Theoretical physicists from the University of Vienna have released a statement that challenges our understanding of physics. In it they claim that according to quantum mechanics there are conceivable “situations in which a single event can be both, a cause and an effect of another one.”
The radical idea rests on the concept of superposition; where a particle can be in two places at once. The team from Vienna have shown that the causal order of events could be in superposition. This is impossible in classical physics, where there is a causal order of events to all phenomena. This sort of throws our whole concept of time off. The team’s example is of two people leaving messages in a room on separate occasions. Alice walks in the room, erases a message on a pad of paper and leaves her own. Afterwards, Bob does the same. He is able to see what Alice wrote, but Alice is not able to see what he wrote because he wrote his message after her. But if Alice and Bob have a “quantum system” to ascribe their message on…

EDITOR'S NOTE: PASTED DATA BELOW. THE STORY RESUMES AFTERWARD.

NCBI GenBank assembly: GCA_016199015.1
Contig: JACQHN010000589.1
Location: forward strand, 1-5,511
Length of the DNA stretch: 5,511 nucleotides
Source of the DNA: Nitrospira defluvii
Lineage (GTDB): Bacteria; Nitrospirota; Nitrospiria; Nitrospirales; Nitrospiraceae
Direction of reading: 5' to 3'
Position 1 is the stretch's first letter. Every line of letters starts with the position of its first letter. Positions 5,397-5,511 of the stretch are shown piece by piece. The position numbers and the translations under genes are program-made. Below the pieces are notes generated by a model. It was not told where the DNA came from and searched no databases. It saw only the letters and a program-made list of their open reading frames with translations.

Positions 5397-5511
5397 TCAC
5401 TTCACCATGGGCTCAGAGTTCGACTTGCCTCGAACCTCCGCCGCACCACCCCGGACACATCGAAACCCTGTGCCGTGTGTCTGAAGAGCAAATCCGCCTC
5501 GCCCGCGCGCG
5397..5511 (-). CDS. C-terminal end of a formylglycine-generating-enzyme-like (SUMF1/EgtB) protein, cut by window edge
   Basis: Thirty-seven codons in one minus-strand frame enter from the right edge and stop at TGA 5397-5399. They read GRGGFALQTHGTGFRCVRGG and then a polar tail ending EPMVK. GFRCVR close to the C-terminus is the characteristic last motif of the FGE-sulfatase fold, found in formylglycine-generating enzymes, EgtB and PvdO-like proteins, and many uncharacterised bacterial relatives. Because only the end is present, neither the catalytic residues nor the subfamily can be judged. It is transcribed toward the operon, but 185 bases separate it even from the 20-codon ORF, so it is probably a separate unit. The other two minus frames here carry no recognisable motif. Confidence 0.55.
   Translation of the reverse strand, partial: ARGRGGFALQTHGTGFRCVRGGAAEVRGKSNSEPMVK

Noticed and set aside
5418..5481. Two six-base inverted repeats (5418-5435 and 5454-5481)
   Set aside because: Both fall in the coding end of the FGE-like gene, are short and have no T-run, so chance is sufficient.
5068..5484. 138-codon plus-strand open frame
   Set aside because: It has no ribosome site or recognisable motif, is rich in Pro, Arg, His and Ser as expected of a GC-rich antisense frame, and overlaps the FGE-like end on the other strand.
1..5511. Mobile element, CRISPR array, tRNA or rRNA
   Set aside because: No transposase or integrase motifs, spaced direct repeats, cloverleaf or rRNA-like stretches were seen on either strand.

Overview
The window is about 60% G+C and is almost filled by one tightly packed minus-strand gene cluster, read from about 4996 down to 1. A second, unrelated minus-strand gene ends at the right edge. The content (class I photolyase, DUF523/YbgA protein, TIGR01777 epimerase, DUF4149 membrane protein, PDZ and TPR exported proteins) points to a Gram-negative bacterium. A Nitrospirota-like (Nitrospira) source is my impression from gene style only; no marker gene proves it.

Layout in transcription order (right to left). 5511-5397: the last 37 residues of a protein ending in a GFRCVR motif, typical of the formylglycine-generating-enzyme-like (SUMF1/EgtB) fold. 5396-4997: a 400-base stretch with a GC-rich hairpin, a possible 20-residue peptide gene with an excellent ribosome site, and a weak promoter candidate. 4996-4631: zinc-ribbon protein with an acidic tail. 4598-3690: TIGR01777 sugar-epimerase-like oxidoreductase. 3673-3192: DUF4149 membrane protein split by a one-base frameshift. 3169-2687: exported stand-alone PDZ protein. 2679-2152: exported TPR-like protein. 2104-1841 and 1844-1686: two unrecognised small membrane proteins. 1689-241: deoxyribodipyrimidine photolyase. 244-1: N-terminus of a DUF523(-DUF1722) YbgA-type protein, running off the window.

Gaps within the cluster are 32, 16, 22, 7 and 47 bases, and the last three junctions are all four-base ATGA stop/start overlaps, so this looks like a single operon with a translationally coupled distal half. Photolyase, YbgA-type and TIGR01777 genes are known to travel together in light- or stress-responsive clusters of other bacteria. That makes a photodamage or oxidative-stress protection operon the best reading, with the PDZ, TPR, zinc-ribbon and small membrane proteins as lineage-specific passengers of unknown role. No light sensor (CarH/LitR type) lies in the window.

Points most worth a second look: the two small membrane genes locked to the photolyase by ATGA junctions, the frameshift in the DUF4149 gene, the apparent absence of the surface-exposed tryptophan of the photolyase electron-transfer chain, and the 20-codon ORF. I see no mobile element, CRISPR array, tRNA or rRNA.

…they can end up in a situation where each of them can read a part of the message written by the other. Effectively, one has a superposition of two situations: “Alice enters the room first and leaves a message before Bob” and “Bob enters the room first and leaves a message before Alice”.
“Such a superposition, however, has not been considered in the standard formulation of quantum mechanics since the theory always assumes a definite causal order between events”, says Ognyan Oreshkov from the Université Libre de Bruxelles (formerly University of Vienna). “But if we believe that quantum mechanics governs all phenomena, it is natural to expect that the order of events could also be indefinite, similarly to the location of a particle or its velocity”, adds Fabio Costa from the University of Vienna.
This merely proposes the idea that a causal order of events isn’t a necessary part of nature. According to the team the real search is for an instance of the superposition of causal orders in nature and where to look for it. Regardless, just the idea can mess with your whole reality. It certainly shines a new light on our concept of time. The team’s paper will be published in this weeks “Nature Communications”.